Richard Long Artwork

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The main wall of the foyer and atrium area in The Kinghorn Cancer Centre features a permanent installation artwork, White Water Falls (2012), by the British land artist Richard Long External Link that spans eight floors.

The Artist

richard-long-at-tkcc“My earliest memory of materials is of making mud pies as a small boy on our front path, slowly adding and mixing water to small cones of dry earth.

“I grew up near an estuary with the second highest tides in the world. Water has been one of the most important themes in my art life.

“Some examples: in 1967 I made a ‘waterline’, a straight ‘V’ of turf temporarily cut out of a lawn and filled with water. On Dartmoor in England, using waders, I used the riverbeds of streams as footpaths.

“I have made Water Walk, a walk across England carrying water from one river and pouring it into the next river crossed along the way, and so on, from river to river. I have made a canoe journey down the River Severn of the same length as the River Avon. Dry Walk – 113 walking miles between one shower and the next. In China: A Thousand Stones Thrown Into The River Yangtze. I have made walks measured by the tides: lunar time.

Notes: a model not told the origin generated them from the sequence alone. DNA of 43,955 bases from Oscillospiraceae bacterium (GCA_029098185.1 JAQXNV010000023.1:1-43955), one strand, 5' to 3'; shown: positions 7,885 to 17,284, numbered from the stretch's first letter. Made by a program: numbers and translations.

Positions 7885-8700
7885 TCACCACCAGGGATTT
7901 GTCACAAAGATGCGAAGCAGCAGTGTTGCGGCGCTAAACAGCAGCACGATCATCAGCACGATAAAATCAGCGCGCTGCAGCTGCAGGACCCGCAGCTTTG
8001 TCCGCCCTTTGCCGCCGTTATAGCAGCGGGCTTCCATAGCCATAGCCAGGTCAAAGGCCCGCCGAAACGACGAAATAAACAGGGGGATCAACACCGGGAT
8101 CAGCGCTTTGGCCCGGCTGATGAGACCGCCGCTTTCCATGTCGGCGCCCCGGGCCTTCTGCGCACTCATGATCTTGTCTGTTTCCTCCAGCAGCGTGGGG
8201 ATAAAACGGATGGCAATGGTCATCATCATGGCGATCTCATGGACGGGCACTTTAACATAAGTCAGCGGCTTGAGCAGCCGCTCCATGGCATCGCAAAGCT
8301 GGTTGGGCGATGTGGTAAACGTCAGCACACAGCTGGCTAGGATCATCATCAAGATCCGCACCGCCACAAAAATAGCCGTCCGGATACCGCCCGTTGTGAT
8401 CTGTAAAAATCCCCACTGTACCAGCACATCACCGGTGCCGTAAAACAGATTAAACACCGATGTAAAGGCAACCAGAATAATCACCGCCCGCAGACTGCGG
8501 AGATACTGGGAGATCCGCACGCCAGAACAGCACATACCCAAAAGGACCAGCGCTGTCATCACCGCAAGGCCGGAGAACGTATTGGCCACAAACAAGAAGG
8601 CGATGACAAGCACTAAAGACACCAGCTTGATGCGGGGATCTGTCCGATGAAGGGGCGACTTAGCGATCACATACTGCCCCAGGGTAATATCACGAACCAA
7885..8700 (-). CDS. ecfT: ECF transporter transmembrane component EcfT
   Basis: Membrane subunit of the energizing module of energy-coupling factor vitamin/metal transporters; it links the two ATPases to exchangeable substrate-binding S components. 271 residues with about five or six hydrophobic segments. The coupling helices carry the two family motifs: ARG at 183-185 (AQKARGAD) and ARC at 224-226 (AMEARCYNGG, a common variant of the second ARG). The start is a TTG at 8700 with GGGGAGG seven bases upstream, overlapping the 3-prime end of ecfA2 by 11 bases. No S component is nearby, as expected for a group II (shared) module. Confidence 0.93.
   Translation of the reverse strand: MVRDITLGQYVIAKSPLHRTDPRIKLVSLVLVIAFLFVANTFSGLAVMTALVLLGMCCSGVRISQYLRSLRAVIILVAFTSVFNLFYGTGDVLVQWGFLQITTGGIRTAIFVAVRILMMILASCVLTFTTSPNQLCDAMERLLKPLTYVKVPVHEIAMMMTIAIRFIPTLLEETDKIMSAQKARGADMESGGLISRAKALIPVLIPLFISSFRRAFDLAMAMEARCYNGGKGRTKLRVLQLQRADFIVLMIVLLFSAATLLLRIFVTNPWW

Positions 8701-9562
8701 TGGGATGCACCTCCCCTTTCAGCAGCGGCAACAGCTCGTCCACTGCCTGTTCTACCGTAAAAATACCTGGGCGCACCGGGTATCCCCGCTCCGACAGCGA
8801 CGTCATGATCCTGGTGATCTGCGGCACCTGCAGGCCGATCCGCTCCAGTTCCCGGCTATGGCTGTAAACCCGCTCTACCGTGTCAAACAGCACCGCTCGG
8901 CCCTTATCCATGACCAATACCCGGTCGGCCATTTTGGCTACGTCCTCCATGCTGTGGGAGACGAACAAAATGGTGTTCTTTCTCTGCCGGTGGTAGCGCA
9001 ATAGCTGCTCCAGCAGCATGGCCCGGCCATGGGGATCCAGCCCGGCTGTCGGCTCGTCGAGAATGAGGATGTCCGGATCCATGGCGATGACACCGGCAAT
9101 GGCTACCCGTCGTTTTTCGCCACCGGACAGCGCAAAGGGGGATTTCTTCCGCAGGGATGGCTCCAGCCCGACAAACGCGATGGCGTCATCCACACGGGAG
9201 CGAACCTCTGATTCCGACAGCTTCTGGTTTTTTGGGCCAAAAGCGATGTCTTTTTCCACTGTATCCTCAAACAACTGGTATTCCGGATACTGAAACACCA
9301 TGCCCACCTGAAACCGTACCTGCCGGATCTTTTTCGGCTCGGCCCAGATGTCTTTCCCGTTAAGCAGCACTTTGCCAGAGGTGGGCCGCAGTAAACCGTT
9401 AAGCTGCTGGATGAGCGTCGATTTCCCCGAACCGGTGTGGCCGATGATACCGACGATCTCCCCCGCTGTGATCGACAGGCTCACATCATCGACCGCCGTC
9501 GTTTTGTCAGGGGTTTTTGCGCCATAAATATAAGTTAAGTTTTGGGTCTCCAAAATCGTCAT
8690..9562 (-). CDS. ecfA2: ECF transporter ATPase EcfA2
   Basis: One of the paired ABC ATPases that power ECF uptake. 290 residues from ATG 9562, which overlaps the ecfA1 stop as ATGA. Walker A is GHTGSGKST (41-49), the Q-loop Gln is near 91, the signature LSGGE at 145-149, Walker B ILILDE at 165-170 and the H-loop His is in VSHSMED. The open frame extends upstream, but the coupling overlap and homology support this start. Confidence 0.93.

“I have only made walks where I can find water along the way. The life-giving rain of our planet.”

Richard Long
Sydney and Bristol 2012

 

The Wall

white-water-falls3“I made this work by mixing a relatively small proportion of powdered china clay with a much larger proportion of water. Over the years I’ve learned to harness and control the liquidity of this clay mix. I worked fast, using my right hand, while holding the bucket with my left. The speed and energy of my hand helped make the splashes.

“I made each level in the ‘same’ way, although each level is unique. I make part of the work and the forces of nature – gravity and chance – make the rest. I want to use and show the cosmic variety of the micro-detail, and the beauty of chance.

“Some years ago I realised the splashes and run-downs, the ‘out-takes’, were as interesting as my hand marks. In this work I’m happy for this part of the work to play the leading role. I worked from the bottom to the top of the wall, always working on a clean surface, rising as the water fell, the momentary present overlapping the recent past.”

Richard Long
Sydney and Bristol 2012